By Anne Sherman
Christmas is widely believed to have originally been a mid-winter festival celebrating the Winter Solstice (shortest day of the year), and as such was celebrated at different times of the year around the world. It was the Christians who changed it to a religious festival to celebrate the birth of Jesus, the Son of God, and in the 4th Century Pope Julius I made 25th December, Christmas Day.
Originally Christmas (Christ Mass) was a time for prayer and quiet reflection, but by the 12th-13th Century it had become a period of eating, drinking and other excesses for those who could afford it. By the Tudor period (1485 and 1603), Christmas was one of the largest celebrations of the year in England.
The English version of Father Christmas first appeared in the middle of the 17th century. In 1652, after the English Civil War, the Puritans who ruled the English government, banned Christmas. Royalists, however, adopted an old 14th century version of Father Christmas (called Sir Christmas) who was a symbol of feasting and adult merriment. Following the Restoration in 1660, Father Christmas was gradually forgotten. It was not until the late Victorian period that he was revived as a jolly old man who climbed down chimneys to give gifts to children.
In 1737 a pamphlet was published about the “Christmas Entertainments” which included eating, drinking, and kissing under the Mistletoe. A newspaper dated 1742 even published an article purporting to have been written by Father Christmas stating that his fears that he has been forgotten, but would return as usual for the 12 days of Christmas (25th December- 6th January) and he hoped that the demon of gluttony would be cast out during that time, so that people can enjoy the season despite poverty. Excessive eating was still an issue in 1770 when another newspaper warned that “most people will eat more than pray and all people more than they earn.” Excess is still a big part of Christmas even today.
For centuries Boxing Day was seen as important for the poor, as on this day the money collected in the alms-boxes in churches was distributed to them. Later gifts of money or small items were given to servants in boxes. In 1721 King George I ordered “a considerable Sum to be distributed this Christmas amongst Poor House-keepers”, but in a 1766 newspaper the writer urged caution that Christmas boxes should only be given to “comfort distressed families” rather than those who would use it to get drunk and abusive. About the same time a book was published for ‘Young Ladies’ which explained what would make a suitable Christmas Box for servant maids. In Victorians Times philanthropists such as Charles Dickens encouraged the rich to give money and gifts to the poor. The popular story ‘A Christmas Carol’, by Charles Dickens is an example of this.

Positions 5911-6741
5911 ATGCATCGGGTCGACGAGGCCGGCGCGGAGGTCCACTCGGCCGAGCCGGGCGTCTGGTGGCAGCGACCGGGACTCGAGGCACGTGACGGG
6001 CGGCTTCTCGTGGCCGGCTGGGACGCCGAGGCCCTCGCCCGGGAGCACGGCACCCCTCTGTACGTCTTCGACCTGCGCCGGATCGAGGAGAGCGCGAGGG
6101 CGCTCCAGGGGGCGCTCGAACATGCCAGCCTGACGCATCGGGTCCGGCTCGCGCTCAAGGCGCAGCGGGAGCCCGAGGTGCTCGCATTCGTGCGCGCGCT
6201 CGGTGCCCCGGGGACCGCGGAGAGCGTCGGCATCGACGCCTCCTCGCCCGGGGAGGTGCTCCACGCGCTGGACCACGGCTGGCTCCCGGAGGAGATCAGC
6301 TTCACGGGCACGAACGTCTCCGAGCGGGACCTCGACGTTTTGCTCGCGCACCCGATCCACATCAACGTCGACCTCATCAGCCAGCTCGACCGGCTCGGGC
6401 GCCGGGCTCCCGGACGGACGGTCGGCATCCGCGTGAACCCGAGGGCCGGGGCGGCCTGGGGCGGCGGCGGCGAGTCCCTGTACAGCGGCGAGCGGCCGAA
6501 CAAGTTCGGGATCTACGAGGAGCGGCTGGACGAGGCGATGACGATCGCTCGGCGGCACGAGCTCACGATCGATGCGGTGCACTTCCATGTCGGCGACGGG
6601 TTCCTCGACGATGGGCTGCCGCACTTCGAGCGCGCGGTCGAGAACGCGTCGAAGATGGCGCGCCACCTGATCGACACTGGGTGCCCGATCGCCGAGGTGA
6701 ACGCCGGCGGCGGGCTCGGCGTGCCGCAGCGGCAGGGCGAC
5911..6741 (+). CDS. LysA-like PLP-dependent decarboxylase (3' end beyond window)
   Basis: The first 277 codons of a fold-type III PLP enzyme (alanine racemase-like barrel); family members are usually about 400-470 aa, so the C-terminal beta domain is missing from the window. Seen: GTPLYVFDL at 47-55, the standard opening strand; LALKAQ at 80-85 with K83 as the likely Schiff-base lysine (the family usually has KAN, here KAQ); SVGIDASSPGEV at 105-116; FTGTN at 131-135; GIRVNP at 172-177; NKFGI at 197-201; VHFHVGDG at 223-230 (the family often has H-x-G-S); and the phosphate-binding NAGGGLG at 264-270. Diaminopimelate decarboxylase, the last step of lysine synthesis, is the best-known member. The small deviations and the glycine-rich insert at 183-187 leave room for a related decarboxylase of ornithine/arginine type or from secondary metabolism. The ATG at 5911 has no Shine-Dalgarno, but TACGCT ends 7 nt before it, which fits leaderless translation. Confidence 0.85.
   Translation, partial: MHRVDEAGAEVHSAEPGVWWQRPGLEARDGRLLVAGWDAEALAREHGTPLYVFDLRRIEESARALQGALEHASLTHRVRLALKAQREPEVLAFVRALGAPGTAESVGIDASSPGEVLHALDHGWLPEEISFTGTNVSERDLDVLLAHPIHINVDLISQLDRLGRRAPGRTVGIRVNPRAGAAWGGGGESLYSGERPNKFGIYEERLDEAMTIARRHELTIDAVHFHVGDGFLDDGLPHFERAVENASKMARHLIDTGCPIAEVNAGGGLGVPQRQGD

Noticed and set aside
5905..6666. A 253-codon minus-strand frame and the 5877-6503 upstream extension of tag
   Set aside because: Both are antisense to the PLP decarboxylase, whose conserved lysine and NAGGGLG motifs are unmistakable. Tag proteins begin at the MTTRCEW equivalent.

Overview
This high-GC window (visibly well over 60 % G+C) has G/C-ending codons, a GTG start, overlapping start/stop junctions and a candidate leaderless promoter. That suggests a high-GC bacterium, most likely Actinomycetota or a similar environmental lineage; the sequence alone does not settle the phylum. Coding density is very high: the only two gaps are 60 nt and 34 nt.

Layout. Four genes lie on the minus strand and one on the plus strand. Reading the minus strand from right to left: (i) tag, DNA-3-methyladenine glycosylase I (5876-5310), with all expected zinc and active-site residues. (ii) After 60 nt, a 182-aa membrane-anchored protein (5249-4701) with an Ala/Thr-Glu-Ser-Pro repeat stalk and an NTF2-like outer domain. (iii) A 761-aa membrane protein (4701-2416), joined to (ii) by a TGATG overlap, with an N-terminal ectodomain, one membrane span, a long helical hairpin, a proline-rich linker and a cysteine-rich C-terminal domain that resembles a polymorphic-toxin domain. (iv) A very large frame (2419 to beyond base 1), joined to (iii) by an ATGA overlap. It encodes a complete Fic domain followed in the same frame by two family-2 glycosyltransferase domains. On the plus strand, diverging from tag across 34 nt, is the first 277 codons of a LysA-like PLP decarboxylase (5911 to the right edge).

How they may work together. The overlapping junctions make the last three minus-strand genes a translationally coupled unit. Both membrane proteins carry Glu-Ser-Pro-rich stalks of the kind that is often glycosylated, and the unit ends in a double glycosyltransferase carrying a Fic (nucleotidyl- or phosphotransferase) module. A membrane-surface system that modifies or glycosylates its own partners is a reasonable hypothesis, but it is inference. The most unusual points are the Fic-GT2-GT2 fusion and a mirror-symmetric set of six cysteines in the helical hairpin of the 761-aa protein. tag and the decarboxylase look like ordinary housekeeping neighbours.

Sadly for many poor tenants, December 25th was also one of the four days a year when they were expected to pay their rents to the landlords, and so could be a time of hardship. Even those with business were not immune to such payments. In 1800 many newspaper notices reminded business that their fire insurance premiums became due for payment at Christmas.
In the 1760’s, newspapers advertised books and hobby-horses as gifts suitable for the young ‘Masters and Misses’ during the Christmas holidays. The invention of the Stagecoach in 1763, prompted some coach businesses to advertise the transportation of Christmas presents from different parts of the country to London in time for the Christmas day celebrations. Of course this was only for the wealthy classes. It was not until the about the 1870’s when poor children started to have Christmas Stockings, but unlike the middle and upper class children who received toys or books, they only received a piece of fruit or some nuts if they could be found. This practice can still be found in some European countries, whose children receive sweets and fruit as gifts from Father Christmas.
The English Christmas we all know today mainly started during the reign of Queen Victoria (1837-1901). It was during this period that the cards, crackers, decorated trees, presents and even Father Christmas, which we take for granted, became a popular part of our Christmas celebrations. Some of our Christmas traditions we invented, others were brought over from Europe by migrants settling in England, including Queen Charlotte the wife of King George III, and later Prince Albert the husband Queen Victoria. Only Christmas Carols and the use of evergreens to decorate our homes, date from a much earlier time.
Christmas today in much of Britain has become a season, rather than a few days, which starts straight after Halloween, through to the end of December. It is more about consumerism, partying and greed rather than a religious celebration celebrating the birth of Jesus Christ. Christmas Day is still the traditional time for families to get together.